By Shauna Actis
Today we should be celebrating my first born’s eighteenth birthday. But Alexander’s birthdays are complicated.
He came out of the womb not breathing. Blue. A blue baby. My baby. Brain dead.
“What? I don’t understand. What are you saying?” My husband and I stood in front of the neurologist in the NICU some hours after childbirth. He kept talking to us about brain scans, data, and brainwaves. I couldn’t understand any of it. His demeanor was that of a mechanic explaining that my car needed new brakes or an oil change. He was so calm. And detached. And clinical. But when he said the two words that I was able to understand, brain dead, my eyes snapped to attention.
“Are you talking about our son?” Why was he speaking as if our son, Alexander Carl Actis, was a thing to be diagnosed and then denounced—unfixable?
“In cases like this,” the doctor said, “we hope that babies like Alexander die. We encourage you to act quickly.” Act quickly? Oh yes. We were being asked to swiftly decide whether to remove our newborn from life support. An impossible decision. But one we were forced to make.
We asked for time. The hospital staff discouraged it. We needed time. And so we took it. The next day we made the nightmarish decision to remove our son from the ventilator that was pushing life-saving air into his lungs. They ushered us into a side room so we could watch our son die. In private.
But the doctors didn’t know I had a secret weapon: a mother’s desperate wish, a prayer for her son to live. And so, when they took him off the ventilator and placed him in my arms for the first time, Alexander surprised everybody. He kept breathing. And then, he got a little bit stronger. Eighteen hours later, when the doctors had finally given up hope that Alexander would die, they gave in to the reality that Alexander had survived. Sort of.
Instead of going home from the hospital with empty arms, to an empty nursery, my arms were full of my baby. And hospice pamphlets.
My son may have survived, but he wasn’t expected to live.
Eighteen years later, nothing has changed. All the firsts I had been praying for never came: the first time he would hold his head up by himself. The first time he would roll over. The first time he would sit up on his own. His first steps. His first smile.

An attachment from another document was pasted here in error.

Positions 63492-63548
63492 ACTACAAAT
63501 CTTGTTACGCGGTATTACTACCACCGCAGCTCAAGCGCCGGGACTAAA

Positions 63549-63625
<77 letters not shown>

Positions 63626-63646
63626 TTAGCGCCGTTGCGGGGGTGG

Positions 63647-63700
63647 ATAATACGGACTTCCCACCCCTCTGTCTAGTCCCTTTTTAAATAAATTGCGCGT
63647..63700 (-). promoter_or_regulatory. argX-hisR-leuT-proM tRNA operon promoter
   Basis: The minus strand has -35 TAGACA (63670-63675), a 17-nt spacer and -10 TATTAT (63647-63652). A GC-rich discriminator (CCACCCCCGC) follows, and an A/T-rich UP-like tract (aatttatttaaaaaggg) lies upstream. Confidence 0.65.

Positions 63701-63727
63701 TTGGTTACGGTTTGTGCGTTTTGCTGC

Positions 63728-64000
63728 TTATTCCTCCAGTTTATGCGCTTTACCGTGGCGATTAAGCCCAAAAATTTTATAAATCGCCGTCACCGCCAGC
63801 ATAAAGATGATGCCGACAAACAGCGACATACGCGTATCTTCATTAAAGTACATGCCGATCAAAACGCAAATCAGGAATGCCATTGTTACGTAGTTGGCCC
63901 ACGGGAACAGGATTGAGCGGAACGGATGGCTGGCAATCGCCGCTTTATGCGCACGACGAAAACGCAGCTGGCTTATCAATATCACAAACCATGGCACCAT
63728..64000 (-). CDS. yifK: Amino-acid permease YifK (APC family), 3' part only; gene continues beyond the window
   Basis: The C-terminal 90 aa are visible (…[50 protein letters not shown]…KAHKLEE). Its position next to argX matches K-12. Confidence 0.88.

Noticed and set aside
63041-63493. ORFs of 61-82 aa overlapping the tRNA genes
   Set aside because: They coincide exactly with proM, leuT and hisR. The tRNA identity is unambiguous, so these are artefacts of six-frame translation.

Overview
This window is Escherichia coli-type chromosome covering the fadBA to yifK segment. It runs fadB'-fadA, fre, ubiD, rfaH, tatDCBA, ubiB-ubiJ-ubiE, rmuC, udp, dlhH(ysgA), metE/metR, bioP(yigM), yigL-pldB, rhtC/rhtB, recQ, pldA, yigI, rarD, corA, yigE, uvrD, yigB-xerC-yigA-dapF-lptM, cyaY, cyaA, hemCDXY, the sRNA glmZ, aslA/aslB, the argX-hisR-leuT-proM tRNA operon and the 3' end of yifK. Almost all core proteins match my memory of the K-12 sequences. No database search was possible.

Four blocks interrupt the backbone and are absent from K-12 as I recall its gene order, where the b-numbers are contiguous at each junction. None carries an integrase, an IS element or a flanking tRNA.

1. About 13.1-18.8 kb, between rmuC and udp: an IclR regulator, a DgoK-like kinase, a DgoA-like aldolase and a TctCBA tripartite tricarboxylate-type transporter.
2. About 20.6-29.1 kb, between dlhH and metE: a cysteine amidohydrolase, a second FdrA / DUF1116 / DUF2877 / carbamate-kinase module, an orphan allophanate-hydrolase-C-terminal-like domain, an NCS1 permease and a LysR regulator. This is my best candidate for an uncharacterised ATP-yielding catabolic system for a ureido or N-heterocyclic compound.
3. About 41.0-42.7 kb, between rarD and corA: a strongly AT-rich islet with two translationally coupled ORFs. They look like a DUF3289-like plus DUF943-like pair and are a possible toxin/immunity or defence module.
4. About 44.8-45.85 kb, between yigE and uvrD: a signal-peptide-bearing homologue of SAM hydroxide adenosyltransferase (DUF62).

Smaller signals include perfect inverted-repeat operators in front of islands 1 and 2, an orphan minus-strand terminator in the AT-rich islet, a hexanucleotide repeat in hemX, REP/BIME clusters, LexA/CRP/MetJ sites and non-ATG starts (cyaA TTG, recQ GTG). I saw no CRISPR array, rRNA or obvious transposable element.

I’m still waiting for these things. The difference is that I no longer hope for them.
The firsts we have experienced with Alexander have been different.
The first time he came home from the hospital. The first time he didn’t die when he was expected to. His first feeding tube. His first breathing treatment. The first time my son was too heavy for me to lift. The first time my son was too big for me to hold. The first time I stopped praying for a miracle. The first time I started to worry about his living instead of his dying.
What happens if he outlives his father and me? Who will love and care for him then?
What mother worries about her son living?
I do. Every single day.
But it is nothing compared to my fear that he is going to die.
So Alexander’s birthdays are complicated.
For most, birthday celebrations are filled with balloons: colorful bits of latex, effervescent, inflated with all the possibilities of the future, held up by a parent’s dream for their child.
But for Alexander, these balloons are empty promises. He doesn’t get balloons. Instead, he gets lead weights of all the things his future doesn’t hold. And each passing year holds a new never. This year he will never go to kindergarten. This year he will never learn to read. This year he will never make cookies for Santa, ride a bike, make a science project, have a best friend, go to a school dance, hold a girl’s hand, have a first kiss, go to college, fall in love….
I will never get to hear my son’s voice, watch him run, see him smile, or share a laugh with him. He will never hug me back. I will never know his favorite color, his favorite food, or hear his secret wishes.
So every year a new set of milestones, instead of being reached, are collected in my heart. And they are heavy. And they make it difficult to breathe. And they threaten to crush me.
But then my heart grows stronger to accommodate this new collection of lost hopes. It keeps beating. It grows more scar tissue and the new set of “nevers” are absorbed into its core. I get used to the additional weight. Life continues. Another year passes. And nothing changes for Alexander.
With each passing year I get older, and continue to wonder how many more years he has left.
And every year, I revisit his birth. I wonder, should I have prayed for his death, instead of for his life? Were the doctors right? Would it have been better if he had died?
And every year I come to the realization that I don’t know the answer to these questions. The only thing I know for sure, that if given the chance, I wouldn’t change my prayer. I couldn’t change my prayer. The only thing I know how to do is to pray for my son’s life.
And so, Alexander’s birthdays remain complicated. Perhaps one day, everything will finally make sense. I will have answers to all of my questions. Perhaps one day I will be able to relinquish the guilt that I have carried for praying for my son’s life instead of his death. And I will forgive the doctors for planting the seed that it would have been better if Alexander had died. Perhaps one day, this double-dose of forgiveness and understanding will be expansive enough to fill a dozen colorful bits of latex, and Alexander will get his birthday balloons after all.
Shauna Actis is a stay-at-home mother of three, and lives in the foothills of the Sierras.
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